### Researchers:

Daniel Beekman

Zongqi Shen

### Faculty Advisors:

Dr. Ionut Florescu

### Abstract:

Corporate credit rating agencies use quarterly financial statements to estimate a company’s probability of default. These probabilities are categorized into the corporate credit rating system ranging from AAA through D. This paper demonstrates how we can use Credit Default Swap spreads and the KMV model to transform quarterly financial statement data into daily probabilities of default. Using these probabilities of default and classified stock returns to train Logistic Regression and Random Forest Machine Learning models to provide with a daily credit rating. These credit ratings were used to test trading strategies which resulted in a return increase of over 200%.

**Methodology:**

**Overview: **Aggregate default probabilities implied from Credit Default Swap (CDS) spreads and the KMV model -> Categorize our daily stock returns -> Build a logistic regression model -> Use the predicted values (credit rating) as a decision factor to buy or sell the stock.

- Data Collection: The paper utilizes data spanning from September 30, 2009, to September 30, 2021, and focuses on several companies, including ADM, CL, COST, EL, GIS, KO, MO, PEP, PG, STZ, SYY, and TGT. The data was sourced from Wharton Research Data Services (WRDS) and encompasses information such as Credit Default Swap (CDS) data, daily volatility, and Debt/Asset ratios.
- Default probability from CDS par spread:

where,

▪ S the spread expressed in percentage terms (not basis points)

▪ t are the years to maturity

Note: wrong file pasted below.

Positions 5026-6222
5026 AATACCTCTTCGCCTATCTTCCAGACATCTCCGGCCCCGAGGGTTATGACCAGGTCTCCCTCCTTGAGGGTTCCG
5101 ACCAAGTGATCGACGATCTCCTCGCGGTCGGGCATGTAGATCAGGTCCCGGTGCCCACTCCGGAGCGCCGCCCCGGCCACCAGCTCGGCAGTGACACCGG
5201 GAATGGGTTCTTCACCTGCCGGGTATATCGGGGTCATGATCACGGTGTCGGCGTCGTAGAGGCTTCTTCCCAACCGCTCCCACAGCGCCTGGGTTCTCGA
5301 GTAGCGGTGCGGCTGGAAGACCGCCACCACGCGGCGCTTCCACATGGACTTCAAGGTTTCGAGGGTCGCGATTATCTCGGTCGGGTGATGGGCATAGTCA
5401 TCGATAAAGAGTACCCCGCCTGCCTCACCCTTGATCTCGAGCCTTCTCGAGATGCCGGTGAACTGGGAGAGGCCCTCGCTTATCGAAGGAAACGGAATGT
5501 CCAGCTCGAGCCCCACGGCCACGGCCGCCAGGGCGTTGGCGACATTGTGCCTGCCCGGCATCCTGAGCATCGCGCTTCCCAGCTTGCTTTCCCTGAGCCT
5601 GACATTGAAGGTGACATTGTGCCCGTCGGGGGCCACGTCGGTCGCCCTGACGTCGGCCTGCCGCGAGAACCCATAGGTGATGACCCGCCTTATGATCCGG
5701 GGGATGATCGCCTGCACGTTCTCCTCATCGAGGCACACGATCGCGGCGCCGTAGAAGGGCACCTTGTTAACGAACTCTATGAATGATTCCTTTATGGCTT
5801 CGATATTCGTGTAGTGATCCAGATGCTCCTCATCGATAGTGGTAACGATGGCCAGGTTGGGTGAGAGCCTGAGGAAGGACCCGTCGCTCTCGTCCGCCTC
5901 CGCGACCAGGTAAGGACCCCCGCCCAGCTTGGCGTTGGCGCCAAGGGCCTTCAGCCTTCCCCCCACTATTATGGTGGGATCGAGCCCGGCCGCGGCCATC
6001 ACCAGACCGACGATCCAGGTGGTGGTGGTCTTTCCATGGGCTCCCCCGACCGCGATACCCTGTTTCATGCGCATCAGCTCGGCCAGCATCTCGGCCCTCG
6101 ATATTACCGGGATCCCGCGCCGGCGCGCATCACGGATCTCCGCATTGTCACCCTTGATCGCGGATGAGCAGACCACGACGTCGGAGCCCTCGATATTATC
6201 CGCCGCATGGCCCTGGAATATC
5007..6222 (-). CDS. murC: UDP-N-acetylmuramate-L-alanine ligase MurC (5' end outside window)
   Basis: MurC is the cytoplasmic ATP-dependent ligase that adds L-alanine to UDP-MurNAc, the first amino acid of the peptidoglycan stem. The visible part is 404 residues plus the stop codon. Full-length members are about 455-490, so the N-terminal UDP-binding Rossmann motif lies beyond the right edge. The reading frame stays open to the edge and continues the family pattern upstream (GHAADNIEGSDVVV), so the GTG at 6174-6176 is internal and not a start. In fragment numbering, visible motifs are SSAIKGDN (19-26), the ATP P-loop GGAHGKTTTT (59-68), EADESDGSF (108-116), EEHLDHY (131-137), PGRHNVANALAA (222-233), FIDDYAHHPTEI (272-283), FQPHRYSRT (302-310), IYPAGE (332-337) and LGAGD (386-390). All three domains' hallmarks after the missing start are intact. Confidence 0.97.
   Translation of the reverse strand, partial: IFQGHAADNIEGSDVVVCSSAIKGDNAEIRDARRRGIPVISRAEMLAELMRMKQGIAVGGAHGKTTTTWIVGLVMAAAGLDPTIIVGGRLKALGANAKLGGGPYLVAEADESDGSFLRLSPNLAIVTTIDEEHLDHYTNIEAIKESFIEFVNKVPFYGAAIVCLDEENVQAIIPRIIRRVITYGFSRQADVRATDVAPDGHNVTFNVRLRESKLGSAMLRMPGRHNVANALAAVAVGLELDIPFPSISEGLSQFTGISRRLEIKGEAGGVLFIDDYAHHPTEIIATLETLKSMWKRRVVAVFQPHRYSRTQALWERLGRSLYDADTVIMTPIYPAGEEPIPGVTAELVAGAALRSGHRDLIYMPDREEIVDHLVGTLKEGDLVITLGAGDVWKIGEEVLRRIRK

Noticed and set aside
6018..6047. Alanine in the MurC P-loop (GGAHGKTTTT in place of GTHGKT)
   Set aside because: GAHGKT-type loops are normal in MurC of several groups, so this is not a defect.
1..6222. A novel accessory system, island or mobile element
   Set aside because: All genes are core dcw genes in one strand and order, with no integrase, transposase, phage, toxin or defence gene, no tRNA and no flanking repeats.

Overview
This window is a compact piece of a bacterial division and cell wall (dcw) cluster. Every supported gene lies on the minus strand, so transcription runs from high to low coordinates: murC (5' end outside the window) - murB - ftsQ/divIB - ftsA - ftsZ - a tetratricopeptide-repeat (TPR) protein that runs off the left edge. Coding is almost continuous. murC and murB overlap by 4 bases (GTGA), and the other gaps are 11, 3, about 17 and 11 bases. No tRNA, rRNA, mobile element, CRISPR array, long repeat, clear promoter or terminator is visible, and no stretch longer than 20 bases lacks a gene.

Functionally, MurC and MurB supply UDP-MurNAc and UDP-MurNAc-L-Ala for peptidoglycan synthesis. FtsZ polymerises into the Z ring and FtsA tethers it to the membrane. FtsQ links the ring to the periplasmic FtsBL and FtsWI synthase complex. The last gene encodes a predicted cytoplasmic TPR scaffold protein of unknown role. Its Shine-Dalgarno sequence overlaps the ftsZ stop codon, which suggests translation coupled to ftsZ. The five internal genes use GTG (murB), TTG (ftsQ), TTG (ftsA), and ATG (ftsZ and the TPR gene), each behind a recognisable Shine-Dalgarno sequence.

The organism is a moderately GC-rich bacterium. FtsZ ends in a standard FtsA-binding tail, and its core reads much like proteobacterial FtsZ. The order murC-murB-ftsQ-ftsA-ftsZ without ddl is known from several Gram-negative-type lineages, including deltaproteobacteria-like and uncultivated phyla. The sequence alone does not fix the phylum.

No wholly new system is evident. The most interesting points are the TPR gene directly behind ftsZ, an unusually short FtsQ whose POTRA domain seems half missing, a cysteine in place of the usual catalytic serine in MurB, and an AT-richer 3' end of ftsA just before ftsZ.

▪ R is the recovery rate in percentage terms

3. Default probability from KMV model: This outlines a straightforward method to calculate a firm's credit limit using the KMV model, which considers loan maturity, asset quality, balance sheet structure, and desired default probability. Notable findings include that longer loan maturities result in lower credit limits, higher confidence levels lead to lower limits, and greater asset return volatility reduces credit limits. The paper also provides credit limit estimates for unsecured loans to firms, highlighting its ability to accommodate new debt investments in varying asset qualities. Default probability is determined using the Normal Cumulative Distribution Function of negative distance to default (DD).

where:

V = value of a firm, D= debt of a firm, r = risk free rate, 𝞼 = annual volatility of stock return, T = time

4. Default Probability Aggregation: Testing of three different methods of aggregation to create our X1: higher, mean, or lower of the two default probabilities.

5. Transforming Stock Returns into a qualitative variable: To shift from a quantitative to qualitative variable, begin by choosing the number of classes. Next, determine the relevant quantile for each class. Conduct distinct tests with both 5 and 3 classes, and employ two different quantile divisions for each. Categorize the stock return according to the tables provided below.